The Vagrancy Act of 1824, informally called the "Sus Law", allowed police officers in England to stop, search, and even arrest anyone they liked on the basis of suspicion alone. The Act, the short title for which was "An Act for the Punishment of idle and disorderly Persons, and Rogues and Vagabonds, in England", did not apply to Scotland. Though the law was repealed in 1981 due to extreme resentment culminating in a riot inspired by gratuitous use of the law, it remains part of the English cultural consciousness, to the point that an entirely reasonable element in (especially lighter) television shows is that a person can be arrested for "acting suspiciously". Given the predilection toward quirkiness among the sector of the British public appearing in television shows, it is a bit surprising that the British police ever have any time to arrest actual criminals. If you believe the Daily Mail, they don't. When one is arrested for "behaving in a highly suspicious manner", the usual recourse is to have someone respectable call the police station and "vouch" for the arrested one. Apparently, under English law, acting a bit odd is an arrestable offence, but proving that you have at least one friend will exonerate you. If said friend happens to be angry at you, they may have the inspired idea to deny knowing you to the police - in fictionland, they will face absolutely no repercussions for lying to the cops in order to get some petty revenge on a friend. Outside of children's television, this trope is basically unheard of in the United States, possibly because Americans have enough cultural awareness of police abuses to put this beyond the Willing Suspension of Disbelief: that sort of thing is considered either to cross the line into fantasy territory (The Simpsons, for example) or to be a genuinely sinister situation on U.S. TV, but not across The Pond. Meanwhile, in 2008, at least two UK political parties are promising to free the police of accountability and restore their power to arrest whomever they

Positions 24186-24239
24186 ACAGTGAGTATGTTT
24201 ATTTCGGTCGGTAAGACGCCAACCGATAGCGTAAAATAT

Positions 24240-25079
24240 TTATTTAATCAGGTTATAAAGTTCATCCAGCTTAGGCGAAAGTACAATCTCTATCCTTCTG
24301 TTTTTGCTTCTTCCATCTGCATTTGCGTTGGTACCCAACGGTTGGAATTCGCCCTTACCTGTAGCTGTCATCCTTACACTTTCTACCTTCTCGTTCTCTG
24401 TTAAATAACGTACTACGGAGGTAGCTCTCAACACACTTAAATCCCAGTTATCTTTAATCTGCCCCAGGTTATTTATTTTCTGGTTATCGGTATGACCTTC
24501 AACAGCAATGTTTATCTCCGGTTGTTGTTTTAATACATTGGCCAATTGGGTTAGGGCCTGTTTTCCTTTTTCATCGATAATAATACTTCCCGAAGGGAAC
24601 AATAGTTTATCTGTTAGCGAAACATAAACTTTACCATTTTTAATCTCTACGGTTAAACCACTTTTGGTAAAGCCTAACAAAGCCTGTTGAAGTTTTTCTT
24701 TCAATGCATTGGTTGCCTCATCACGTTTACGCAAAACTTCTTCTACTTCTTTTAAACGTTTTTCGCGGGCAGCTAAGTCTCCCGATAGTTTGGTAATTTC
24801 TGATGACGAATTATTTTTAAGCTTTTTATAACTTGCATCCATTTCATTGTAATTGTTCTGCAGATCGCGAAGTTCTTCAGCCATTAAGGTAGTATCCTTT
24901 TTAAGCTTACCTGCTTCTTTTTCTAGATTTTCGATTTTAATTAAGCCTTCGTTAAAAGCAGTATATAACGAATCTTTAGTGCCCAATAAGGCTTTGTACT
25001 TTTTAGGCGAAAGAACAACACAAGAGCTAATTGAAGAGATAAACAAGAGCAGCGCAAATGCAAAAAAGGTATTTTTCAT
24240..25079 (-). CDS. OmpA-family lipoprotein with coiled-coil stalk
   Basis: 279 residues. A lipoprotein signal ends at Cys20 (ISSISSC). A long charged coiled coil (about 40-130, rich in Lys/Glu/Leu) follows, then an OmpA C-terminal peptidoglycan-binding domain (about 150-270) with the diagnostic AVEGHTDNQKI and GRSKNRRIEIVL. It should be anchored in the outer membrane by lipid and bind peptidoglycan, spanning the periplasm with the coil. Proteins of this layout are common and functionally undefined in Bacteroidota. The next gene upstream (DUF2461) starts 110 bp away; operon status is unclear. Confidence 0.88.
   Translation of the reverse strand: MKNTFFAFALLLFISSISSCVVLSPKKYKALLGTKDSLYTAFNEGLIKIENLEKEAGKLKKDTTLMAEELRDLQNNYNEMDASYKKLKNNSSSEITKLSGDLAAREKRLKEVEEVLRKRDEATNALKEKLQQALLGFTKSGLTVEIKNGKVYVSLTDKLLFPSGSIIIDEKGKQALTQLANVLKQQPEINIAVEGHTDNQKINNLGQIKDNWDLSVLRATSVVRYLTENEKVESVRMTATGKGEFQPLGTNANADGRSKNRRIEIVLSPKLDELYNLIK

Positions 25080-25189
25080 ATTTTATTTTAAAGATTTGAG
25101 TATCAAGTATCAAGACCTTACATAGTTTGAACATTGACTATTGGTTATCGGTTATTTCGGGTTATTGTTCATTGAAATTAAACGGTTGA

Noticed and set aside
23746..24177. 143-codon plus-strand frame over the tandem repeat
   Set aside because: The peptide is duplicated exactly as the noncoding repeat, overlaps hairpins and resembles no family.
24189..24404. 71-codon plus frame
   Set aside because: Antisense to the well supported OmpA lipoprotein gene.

like don't like whenever they like.
In American constitutional law, police can stop a person and frisk for weapons based on a "reasonable suspicion that criminal activity may be afoot" (a so-called Terry stop). To do a more thorough search, they must have probable cause and arrest the person, or else get consent.
- Happens in several episodes of Are You Being Served?, including an instance of Mr. Rumbold refusing to vouch for the staff to get revenge. Mr. Humphries was once detained for having a "suspicious-looking bulge" from an orange in his pocket.
- All Creatures Great and Small: James Herriot is forced to go down to the station to vouch for one of his clients when he is arrested for wearing a kerchief over his nose and mouth. Mr Herriot had suggested it to help the client cope with a particularly foul-smelling task to undertake at his farm, and he'd forgotten he was wearing it. Subverted in that despite the story taking place when the old sus law was still on the books, walking around with your face masked was and still is covered under Going Equipped To Commit A Crime.
- As Time Goes By: Lionel is detained while trying to find Jean. Jean, who is angry at him, refuses to vouch.
- The player could easily be arrested for "acting suspiciously" in Legends Of Valour.
- In one of the most famous sketches from Not the Nine O'Clock News (written before the repeal of the sus law), Constable Savage is reprimanded for making arrests for "Looking At Me In A Funny Way", "Walking On The Cracks In The Pavement", "Smelling Of Foreign Food" and "Possession Of An Offensive Wife", among many, many other charges he has brought... against the same man. Said man is, at the time of the reprimand, being held on a charge of "Possession Of Curly Black Hair And Thick Lips". The punchline has Savage transferred to the SPG. The Special Patrol Group was a public disorder control unit implicated in the death of a civilian in 1979, discredited after investigation and disbanded in 1986.
Inspector: Is he a coloured gentleman?Savage: (shocked) Hadn't noticed, sir.
- The Discworld novel Men at Arms notes that Ankh-Morpork law (a parody of English law) has "a whole quiverful of offences available to a policeman who wishes to pass the time of day with a citizen, ranging from Loitering With Intent through Obstruction to Lingering While Being the Wrong Colour/Shape/Species/Sex ".